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Colonial Cases

Denbighshire

The Times, 22 July 1794
  The long contested election and scrutiny for the place of Coroner for Denbighshire, has at length terminated in favour of Mr. GRIFFITHS.Cambrian, 21 December 1805

The following very melancholy occurrence happened at the Colliery of Higgins and Jones, near Ruabon, on Saturday the 7th instant. Two of the workmen on descending into a pit were met by what is called the damp, or foul air, and were instantly killed.  On the following day, Sunday, a number of their fellow workmen had met at a public-house in the neighbourhood, when two of them, more thoughtless and daring than the rest, swore they would go down the next morning and bring up the unfortunate men who had been killed: they were accordingly let down, with three others, on the same rope, but had not proceeded far before the two fell dead, and a third was so nearly suffocated, that upon being brought up it was with difficulty he was recovered.

 

Cambrian, 15 April 1809

As the Judges were entering Ruthin to open the Denbighshire Sessions, one of the Sheriff's cavalcade fell from his horse, in a state of intoxication, and was killed on the spot.

 

Cambrian, 24 February 1810

   Same day, one of the workmen in Chirk colliery, by a  quantity of coal falling on him, was crushed to death.

 

Cambrian, 26 September 1812

HORRID MURDERS !!

   A barbarous murder was committed near Denbigh on Sunday the 6th inst. - About nine o'clock in the evening a number of reapers who had been drinking in the town, and were returning home, quarrel; a man of the name of E. Edwards, in the employ of Mr. Price, grocer, was passing by on horseback, and endeavoured to pacify them, when one of the party, a native of Capel Gamon, near Llanrwst, struck his horse upon the nose, which so much exasperated him that he gave the man a blow across the face with a stick; upon this, the other plunged a knife into his belly.  He immediately dismounted and beat the man for some time.  One of the bystanders cried out, "You will kill the man!"  he replied, "He has killed me already!" At length, through loss of blood, he became faint, fell, and was taken into a neighbouring house; soon after he was placed on a bier, and removed to Denbigh, where he expired in a few hours.  Upon examining the body, it was discovered that his bowels had protruded through the wound. - A Coroner's Inquest sat on the body, and returned a Verdict of Wilful Murder.  The offender was taken into custody, and committed to Ruthin gaol.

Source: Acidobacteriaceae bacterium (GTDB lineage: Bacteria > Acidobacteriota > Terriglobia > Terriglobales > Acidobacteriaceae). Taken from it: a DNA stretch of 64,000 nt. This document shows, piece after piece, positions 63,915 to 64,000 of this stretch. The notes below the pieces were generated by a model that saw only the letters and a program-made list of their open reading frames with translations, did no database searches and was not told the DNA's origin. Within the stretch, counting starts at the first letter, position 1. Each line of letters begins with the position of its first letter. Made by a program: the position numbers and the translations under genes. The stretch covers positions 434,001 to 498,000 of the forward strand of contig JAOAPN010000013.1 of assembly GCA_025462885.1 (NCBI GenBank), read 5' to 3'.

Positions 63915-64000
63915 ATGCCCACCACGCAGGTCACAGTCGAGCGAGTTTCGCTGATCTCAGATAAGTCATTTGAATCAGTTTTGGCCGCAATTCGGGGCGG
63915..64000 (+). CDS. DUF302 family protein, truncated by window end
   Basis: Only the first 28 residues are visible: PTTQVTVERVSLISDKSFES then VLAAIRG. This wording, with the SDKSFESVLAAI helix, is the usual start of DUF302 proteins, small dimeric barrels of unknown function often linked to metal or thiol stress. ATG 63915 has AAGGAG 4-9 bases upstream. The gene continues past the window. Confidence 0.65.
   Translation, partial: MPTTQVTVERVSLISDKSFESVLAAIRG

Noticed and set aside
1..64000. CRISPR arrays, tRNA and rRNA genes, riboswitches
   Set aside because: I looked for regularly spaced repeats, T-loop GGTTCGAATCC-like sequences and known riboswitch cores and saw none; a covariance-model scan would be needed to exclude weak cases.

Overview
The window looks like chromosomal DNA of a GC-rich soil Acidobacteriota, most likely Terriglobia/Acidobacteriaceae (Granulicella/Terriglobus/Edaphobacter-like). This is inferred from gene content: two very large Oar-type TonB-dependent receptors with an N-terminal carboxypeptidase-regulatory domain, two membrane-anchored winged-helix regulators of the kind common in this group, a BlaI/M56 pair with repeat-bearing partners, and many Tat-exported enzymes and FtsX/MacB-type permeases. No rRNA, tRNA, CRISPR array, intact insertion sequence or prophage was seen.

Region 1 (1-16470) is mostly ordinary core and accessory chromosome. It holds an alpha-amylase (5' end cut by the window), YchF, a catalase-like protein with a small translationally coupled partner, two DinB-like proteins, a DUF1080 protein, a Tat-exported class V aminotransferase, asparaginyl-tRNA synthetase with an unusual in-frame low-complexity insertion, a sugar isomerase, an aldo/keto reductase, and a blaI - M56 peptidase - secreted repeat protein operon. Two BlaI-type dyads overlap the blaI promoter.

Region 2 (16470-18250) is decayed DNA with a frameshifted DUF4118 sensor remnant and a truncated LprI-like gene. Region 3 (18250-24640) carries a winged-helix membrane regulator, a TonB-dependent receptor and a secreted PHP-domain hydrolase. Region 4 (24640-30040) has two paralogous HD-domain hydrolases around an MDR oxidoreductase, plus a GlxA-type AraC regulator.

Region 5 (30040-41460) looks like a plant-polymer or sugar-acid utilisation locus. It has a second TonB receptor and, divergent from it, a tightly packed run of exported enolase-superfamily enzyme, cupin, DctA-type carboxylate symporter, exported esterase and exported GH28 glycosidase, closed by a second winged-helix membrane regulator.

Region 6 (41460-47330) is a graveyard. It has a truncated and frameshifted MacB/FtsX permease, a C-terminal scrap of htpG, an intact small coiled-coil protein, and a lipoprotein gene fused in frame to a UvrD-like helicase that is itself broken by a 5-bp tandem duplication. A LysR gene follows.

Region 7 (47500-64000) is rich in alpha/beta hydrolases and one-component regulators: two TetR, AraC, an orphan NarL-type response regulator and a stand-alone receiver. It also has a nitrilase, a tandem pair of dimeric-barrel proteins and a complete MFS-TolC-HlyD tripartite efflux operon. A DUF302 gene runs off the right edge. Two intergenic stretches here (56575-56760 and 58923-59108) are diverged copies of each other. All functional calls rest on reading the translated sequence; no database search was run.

Cambrian, 25 February 1815

Horrid Murder.

It again falls to our lot to lay before our readers another dreadful instance of human turpitude.  On Thursday the 9th instant, a most shocking murder was committed on one Margaret Jones, a young woman of about 24 years of age, residing with her father and brother, in the township of Brymbo, near Wrexham.  It appears, that upon her brother's return home from his work, about nine o'clock in the evening, he found his sister weltering in her blood! With several violent fractures and bruises on the head, her throat cut, and her abdomen laid open, so as to expose her intestines. - The Coroner held his inquisition on Saturday, and after minutely investigating every part of the evidence he thought it advisable to adjourn the further consideration of the business till Wednesday last; but strong suspicions, from the evidence, falling upon a young man of the name of Samuel Humphreys, he was taken into custody, and we understand he has since confessed the murder.

 

Cambrian, 24 June 1815

   On the 1st inst. a Coroner's Inquest was held before Simon Griffiths, Esq. at Ruthin, in view of the body of a fine boy, 18 weeks old, who met his death by falling from the arms of the servant, into an iron pot full of boiling water, by which his head and face were so dreadfully scalded, that he lingered only a few hours 'ere he expired.  After a short investigation, the Jury brought in their verdict - Accidental Death.

 

Cambrian, 28 March 1818

   At Denbigh, a few days since, as ------ Roden, and another young man, were walking up the castle Hill, they approached a deep pit, which had been sunk for getting lead ore, and which was covered by a few slender planks only.  Roden venturing upon one of the planks, was precipitated to the bottom of the pit, about 40 yards.  T. Williams, at the risk of his own life, succeeded in getting the poor man out, but he survived only a few hours.

 

Cambrian, 19 September 1818

Horrible Murder. - it is our melancholy duty to record this week one of the most dreadful instances of deliberate assassination that ever took place in this country, and which is so contrary to our national spirit, as to give to such a murder the features of peculiar aggravation.  On Sunday evening last, Mr. Geo. Harrison, of Holt, in the county of Denbigh, timber-valuer and surveyor, accompanied three friends from Wrexham, to the Red Lion, to arrange with them respecting some projected buildings.  He remained with them till nearly nine o'clock, and as the night was very dark, his wife, who was at the house of a neighbour, went out to fetch him home. When they arrived near the croft adjoining the Rev. Mr. Weighton's house (Mrs. Harrison being a yard or two in advance) she heard a rustling among the leaves, and turning her head towards the spot, a gun was instantly discharged about six yards from them, and Mr. Harrison fell.  Mrs. Harrison distinctly saw the face of a man, who appeared anxious to ascertain whether he had fully finished his bloody purpose; he then fled across the field.   Her screams soon brought some neighbours to her relied; when it was ascertained, that nearly the whole discharge from the gun had penetrated Mr. Harrison's head on the left side.  He was carried into the house, and Mr. Jones. Surgeon, of Farndon, was sent for; but before he could arrive, the unfortunate man had breathed his last! [Apprehension of George Thomas, jun. - and discharge.] Chester Chronicle, September 11 [See also Cambrian, 28 September.].